'Disastrous terrible thing' - woman recounts discovering her Westside building was on fire

WEST LOS ANGELES (KABC) -- A woman in the Westside high-rise where a fire erupted Wednesday is recounting the moments of terror as she discovered her building was in flames.

The fire broke out shortly after 8:30 a.m. in the 11700 block of West Wilshire Boulevard in the Sawtelle neighborhood, according to the Los Angeles Fire Department. The flames were on the building's seventh floor - the sixth floor occupied by residents.

"Terror," she said. "I was in my apartment and stuff started falling on my balcony. I didn't even know there was a fire going on. I heard people running down the steps. I looked out I saw stuff falling on my balcony and there's a fire. Then after about 10 minutes they announced everybody get out, there's a fire."

This same building was the site of another fire in October 2013, on a higher floor on the other side of the building. Five residents were injured, including a young girl.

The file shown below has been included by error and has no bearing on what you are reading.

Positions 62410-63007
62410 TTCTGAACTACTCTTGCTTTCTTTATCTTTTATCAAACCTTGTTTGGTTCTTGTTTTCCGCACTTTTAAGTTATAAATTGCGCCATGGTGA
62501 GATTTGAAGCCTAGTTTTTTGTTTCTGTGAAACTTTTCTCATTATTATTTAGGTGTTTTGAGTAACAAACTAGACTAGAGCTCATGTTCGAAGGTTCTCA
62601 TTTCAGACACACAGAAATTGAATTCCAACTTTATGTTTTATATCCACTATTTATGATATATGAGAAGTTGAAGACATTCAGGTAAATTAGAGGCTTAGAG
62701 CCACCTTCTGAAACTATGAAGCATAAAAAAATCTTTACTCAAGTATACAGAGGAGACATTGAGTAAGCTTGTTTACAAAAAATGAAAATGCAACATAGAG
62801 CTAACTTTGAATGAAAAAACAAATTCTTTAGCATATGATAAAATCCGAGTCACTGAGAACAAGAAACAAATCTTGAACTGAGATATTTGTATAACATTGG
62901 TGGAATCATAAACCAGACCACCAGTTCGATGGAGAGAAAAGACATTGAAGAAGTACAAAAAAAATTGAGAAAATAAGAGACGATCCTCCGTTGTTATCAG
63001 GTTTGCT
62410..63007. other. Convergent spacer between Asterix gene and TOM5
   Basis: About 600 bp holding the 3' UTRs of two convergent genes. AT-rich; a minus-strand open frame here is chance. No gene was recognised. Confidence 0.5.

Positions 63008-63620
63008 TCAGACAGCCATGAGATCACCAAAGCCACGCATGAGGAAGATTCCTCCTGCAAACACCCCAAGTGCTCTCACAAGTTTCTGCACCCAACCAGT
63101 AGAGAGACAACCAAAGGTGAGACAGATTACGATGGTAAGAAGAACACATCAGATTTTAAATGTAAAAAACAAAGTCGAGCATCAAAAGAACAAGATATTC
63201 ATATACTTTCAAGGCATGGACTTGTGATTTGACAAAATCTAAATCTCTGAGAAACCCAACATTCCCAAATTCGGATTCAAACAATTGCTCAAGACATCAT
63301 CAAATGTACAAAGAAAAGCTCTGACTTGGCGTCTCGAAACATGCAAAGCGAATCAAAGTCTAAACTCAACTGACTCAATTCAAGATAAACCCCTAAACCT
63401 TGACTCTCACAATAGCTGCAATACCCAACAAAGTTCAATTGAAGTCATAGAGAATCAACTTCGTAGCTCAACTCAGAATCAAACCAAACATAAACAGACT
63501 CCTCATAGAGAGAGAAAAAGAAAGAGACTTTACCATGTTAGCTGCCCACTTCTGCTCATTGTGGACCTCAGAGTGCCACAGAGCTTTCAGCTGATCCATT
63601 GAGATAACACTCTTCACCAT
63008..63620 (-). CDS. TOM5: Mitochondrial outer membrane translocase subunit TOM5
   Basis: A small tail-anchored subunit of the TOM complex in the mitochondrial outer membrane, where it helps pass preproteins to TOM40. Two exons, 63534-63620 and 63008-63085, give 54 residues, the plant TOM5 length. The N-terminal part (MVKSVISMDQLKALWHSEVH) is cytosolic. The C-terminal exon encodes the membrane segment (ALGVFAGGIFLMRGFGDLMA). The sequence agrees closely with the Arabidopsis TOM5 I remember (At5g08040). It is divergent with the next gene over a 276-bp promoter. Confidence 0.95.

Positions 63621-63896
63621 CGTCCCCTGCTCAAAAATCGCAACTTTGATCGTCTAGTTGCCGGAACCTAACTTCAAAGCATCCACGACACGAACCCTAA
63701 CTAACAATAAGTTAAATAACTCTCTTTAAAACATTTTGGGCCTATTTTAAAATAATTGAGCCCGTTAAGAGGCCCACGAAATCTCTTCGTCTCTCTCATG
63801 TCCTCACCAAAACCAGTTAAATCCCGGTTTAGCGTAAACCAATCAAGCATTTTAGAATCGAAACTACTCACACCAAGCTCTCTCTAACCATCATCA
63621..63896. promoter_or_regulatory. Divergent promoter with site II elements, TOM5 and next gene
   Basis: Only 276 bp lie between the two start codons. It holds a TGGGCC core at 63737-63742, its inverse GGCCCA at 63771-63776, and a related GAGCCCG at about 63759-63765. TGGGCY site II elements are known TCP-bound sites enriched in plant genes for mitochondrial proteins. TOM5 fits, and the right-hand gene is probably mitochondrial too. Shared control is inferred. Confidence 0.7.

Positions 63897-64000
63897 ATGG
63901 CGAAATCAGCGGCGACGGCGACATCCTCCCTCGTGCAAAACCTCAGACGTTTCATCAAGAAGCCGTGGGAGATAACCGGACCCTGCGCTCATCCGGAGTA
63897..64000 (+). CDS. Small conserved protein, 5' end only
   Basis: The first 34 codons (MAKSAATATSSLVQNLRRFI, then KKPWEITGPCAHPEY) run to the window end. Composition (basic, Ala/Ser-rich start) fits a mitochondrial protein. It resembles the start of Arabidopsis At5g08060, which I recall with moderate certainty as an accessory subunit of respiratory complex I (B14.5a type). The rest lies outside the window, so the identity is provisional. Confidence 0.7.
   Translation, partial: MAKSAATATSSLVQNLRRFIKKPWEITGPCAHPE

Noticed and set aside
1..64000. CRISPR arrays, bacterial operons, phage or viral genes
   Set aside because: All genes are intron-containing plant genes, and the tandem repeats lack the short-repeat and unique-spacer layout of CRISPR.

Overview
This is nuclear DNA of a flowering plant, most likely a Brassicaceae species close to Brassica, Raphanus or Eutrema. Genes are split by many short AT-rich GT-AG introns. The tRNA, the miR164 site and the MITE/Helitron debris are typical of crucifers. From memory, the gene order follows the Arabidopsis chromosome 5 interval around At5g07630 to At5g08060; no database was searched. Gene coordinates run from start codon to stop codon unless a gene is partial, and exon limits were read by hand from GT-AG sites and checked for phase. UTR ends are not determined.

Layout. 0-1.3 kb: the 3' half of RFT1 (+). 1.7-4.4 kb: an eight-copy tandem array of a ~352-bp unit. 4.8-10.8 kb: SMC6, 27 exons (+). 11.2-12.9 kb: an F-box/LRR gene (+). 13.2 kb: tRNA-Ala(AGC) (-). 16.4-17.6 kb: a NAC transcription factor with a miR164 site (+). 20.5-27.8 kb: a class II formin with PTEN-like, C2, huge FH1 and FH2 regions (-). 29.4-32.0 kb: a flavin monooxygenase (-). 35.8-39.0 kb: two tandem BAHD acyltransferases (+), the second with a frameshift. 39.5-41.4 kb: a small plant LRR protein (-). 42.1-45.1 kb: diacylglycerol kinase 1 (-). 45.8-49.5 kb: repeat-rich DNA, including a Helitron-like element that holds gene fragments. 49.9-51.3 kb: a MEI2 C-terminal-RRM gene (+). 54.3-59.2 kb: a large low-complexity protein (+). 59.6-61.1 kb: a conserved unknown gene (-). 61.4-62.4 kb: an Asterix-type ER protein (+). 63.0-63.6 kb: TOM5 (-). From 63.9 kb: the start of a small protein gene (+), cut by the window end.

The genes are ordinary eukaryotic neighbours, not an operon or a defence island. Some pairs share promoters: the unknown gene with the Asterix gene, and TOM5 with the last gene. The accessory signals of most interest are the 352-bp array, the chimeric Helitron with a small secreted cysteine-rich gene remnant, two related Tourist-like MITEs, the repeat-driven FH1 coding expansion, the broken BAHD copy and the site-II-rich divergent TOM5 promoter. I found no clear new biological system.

The building - which was built in 1961 - did not have a sprinkler system at the time.

And fire officials said today it still has no sprinkler system.

The woman said during the previous fire, the notification process for residents was very slow.

"I called downstairs and asked them, the last time, what was going on, they said nothing. Because they didn't want everybody to run down the steps."

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A dramatic fire erupted on the seventh floor of a high-rise apartment building on the Westside of Los Angeles, prompting a massive response from firefighters on ladder trucks and in helicopters.



This time, she said, it was not a notification from the building that alerted her. Instead, it was residents on the floor above her throwing things off the balcony.

"I just thought it's people throwing things down from the balcony. Then when it became a lot I got up and looked out and I saw there was flames, things are falling, glass, flames on my balcony. Then also I heard people running down the steps. That's when I realized it."

Although she got out unharmed, the experience was traumatic.

"It's just a disastrous terrible thing when there's a fire. You just have your whole life there and you have to leave it."
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